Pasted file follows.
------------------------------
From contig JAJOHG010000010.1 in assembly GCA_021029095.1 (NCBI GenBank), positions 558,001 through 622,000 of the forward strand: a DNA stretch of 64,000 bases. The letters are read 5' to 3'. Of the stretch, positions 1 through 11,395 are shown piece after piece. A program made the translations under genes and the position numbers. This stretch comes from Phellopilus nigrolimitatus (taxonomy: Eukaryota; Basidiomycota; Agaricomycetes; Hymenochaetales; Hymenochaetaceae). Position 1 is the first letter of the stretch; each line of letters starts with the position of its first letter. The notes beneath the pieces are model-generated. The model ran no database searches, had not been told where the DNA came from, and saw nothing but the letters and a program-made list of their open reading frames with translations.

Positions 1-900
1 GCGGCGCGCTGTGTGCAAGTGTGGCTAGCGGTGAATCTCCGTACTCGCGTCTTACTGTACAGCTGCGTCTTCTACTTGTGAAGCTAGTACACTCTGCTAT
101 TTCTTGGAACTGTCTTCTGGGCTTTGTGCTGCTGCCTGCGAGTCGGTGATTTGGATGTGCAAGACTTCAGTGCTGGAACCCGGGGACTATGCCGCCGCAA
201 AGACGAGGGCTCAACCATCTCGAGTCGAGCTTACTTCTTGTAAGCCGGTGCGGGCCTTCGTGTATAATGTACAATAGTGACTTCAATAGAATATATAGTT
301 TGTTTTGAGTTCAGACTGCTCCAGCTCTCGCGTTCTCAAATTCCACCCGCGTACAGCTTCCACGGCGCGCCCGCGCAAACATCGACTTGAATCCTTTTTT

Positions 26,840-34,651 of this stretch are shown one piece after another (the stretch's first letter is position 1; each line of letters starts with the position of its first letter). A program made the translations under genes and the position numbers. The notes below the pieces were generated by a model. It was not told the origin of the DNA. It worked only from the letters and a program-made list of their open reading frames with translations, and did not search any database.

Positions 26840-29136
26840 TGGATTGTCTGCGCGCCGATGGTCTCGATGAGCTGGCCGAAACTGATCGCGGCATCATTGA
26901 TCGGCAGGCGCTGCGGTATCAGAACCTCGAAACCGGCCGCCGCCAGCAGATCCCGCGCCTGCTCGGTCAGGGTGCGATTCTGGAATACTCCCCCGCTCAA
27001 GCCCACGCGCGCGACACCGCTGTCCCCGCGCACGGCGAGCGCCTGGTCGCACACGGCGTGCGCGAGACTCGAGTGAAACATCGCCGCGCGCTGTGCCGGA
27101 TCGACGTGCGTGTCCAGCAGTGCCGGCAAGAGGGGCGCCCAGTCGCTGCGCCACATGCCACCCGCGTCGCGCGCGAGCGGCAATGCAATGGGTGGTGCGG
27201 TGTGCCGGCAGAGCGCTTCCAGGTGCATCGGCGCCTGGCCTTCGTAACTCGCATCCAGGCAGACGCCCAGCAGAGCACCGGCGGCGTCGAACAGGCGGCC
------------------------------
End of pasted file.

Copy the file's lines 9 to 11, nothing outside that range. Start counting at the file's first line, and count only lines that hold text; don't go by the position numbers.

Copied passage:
26840 TGGATTGTCTGCGCGCCGATGGTCTCGATGAGCTGGCCGAAACTGATCGCGGCATCATTGA
26901 TCGGCAGGCGCTGCGGTATCAGAACCTCGAAACCGGCCGCCGCCAGCAGATCCCGCGCCTGCTCGGTCAGGGTGCGATTCTGGAATACTCCCCCGCTCAA
27001 GCCCACGCGCGCGACACCGCTGTCCCCGCGCACGGCGAGCGCCTGGTCGCACACGGCGTGCGCGAGACTCGAGTGAAACATCGCCGCGCGCTGTGCCGGA